How to eat well--a primer for helping you keep your new year's resolutions

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Author: Nancy Clark
Date: Winter 2005
From: Palaestra(Vol. 21, Issue 1)
Publisher: Sagamore Publishing
Document Type: Article
Length: 1,390 words

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Eat well. Believe it or not, that's what most athletes--be they able-bodied or physically challenged, as well as fitness exercisers and most Americans, in general--need to learn to do. Eat for performance. Eat for health. I am surrounded by active people who exercise for health but do not know how to eat well. They know how to skip breakfast and lunch, how to stay away from carbohydrates, how to blow their diets. These folks would not only perform better but also be healthier down the road if they could eat better on a daily basis, eat at the right times to optimize energy, eat the best foods to promote future good health, and eat wisely to manage weight.

For some athletes, eating well seems a trivial concern. They joke about overdosing on Vitamin C-3 (Chocolate Chip Cookies). Others are influenced by these prevailing beliefs: Food is fattening; I don't have time to eat," or I don't have time to eat well. A survey of 50 collegiate football players reports they averaged 59% of their calories from sugars and fats. Yes, that is a lot of junk food!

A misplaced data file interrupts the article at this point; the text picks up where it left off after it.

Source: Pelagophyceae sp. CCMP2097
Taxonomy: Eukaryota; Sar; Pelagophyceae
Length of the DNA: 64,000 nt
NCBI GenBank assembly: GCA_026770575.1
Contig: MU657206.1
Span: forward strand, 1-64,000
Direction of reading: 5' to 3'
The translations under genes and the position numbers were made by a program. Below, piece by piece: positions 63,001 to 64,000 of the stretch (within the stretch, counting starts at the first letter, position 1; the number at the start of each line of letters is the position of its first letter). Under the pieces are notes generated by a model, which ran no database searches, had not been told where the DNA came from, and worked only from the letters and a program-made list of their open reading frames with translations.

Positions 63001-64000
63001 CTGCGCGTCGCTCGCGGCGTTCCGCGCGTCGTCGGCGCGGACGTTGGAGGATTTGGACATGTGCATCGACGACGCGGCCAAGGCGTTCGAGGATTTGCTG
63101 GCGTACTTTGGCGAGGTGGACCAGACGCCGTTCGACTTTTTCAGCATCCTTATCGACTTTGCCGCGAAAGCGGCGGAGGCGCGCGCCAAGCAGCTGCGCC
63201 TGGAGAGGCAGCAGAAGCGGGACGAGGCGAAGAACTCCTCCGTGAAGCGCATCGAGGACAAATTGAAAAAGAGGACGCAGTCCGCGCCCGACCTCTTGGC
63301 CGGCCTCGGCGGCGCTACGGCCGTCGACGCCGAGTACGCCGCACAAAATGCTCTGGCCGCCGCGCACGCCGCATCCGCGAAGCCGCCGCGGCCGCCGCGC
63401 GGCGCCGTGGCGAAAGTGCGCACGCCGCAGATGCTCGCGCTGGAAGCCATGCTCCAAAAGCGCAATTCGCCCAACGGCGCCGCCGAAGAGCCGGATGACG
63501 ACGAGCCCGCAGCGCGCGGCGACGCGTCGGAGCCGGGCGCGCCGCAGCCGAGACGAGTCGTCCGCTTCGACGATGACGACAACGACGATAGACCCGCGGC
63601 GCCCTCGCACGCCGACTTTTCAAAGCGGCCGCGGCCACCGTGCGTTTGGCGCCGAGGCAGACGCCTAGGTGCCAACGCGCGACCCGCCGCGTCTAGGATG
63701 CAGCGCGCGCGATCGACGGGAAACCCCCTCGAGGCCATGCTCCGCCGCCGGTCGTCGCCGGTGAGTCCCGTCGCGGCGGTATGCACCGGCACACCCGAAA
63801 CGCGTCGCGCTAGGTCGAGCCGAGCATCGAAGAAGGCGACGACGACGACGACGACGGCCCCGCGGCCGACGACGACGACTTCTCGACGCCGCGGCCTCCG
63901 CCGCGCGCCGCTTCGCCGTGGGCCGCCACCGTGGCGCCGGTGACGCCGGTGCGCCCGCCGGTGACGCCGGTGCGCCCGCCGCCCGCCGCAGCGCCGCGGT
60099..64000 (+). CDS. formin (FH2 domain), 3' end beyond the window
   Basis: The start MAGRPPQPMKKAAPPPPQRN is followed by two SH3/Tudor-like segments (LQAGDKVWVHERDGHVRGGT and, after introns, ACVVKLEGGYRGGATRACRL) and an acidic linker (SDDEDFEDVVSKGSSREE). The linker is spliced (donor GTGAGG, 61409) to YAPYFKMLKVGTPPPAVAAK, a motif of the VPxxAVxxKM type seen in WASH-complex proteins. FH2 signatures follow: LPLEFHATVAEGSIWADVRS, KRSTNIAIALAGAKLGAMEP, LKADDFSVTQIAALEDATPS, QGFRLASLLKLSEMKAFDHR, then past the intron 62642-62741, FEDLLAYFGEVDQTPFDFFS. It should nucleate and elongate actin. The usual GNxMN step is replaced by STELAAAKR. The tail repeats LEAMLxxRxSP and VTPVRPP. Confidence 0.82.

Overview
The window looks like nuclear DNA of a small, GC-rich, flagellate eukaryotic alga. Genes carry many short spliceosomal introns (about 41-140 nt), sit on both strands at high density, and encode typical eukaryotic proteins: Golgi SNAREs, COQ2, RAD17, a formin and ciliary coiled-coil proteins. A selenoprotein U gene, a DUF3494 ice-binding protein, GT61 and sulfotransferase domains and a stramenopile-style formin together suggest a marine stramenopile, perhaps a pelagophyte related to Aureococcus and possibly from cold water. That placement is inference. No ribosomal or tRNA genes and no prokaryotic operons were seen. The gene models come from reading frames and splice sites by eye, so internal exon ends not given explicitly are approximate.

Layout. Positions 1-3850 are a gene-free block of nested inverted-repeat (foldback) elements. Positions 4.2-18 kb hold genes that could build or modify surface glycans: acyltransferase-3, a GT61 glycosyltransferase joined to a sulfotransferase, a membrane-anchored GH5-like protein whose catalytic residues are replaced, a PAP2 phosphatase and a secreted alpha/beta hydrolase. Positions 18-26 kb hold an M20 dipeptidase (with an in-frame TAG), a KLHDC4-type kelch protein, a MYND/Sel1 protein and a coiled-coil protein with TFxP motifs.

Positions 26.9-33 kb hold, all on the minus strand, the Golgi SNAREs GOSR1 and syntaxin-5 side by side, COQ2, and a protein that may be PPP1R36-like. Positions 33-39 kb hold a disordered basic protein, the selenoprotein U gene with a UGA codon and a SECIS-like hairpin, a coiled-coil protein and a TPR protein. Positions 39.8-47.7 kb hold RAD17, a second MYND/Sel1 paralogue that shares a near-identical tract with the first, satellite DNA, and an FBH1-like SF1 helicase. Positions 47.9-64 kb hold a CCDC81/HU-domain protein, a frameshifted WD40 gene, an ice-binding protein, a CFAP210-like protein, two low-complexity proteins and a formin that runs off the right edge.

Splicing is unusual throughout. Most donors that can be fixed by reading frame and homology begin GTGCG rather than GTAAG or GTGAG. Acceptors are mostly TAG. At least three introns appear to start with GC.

The daily intake of those football players contrasts sharply with the daily diet of Diana Dyer, a three-time her eating and acquired remarkable benefits. After having been diagnosed with breast cancer for a second time (11 years after her first breast cancer diagnosis and several years after a childhood neuroblastoma), Diana decided she would put only protective foods in her body. This means a soy-shake with fruit, flax, and berries for breakfast, and lunches and dinners abundant with fresh fruit, colorful salads, beans, nuts, fish, soy and other wholesome foods. Being a dietitian, Diana also recognizes the need for soul foods (birthday cake, chocolate chip cookies). She eats them on occasions when she wishes to nourish her soul.

So, has all this healthy eating done any good? Diana believes her optimal diet is largely responsible for the increase in her white blood cell count. It rose from the too low 2,500 cells/cubic millimeter it had been for 11 years after...

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Gale Document Number: GALE|A130211689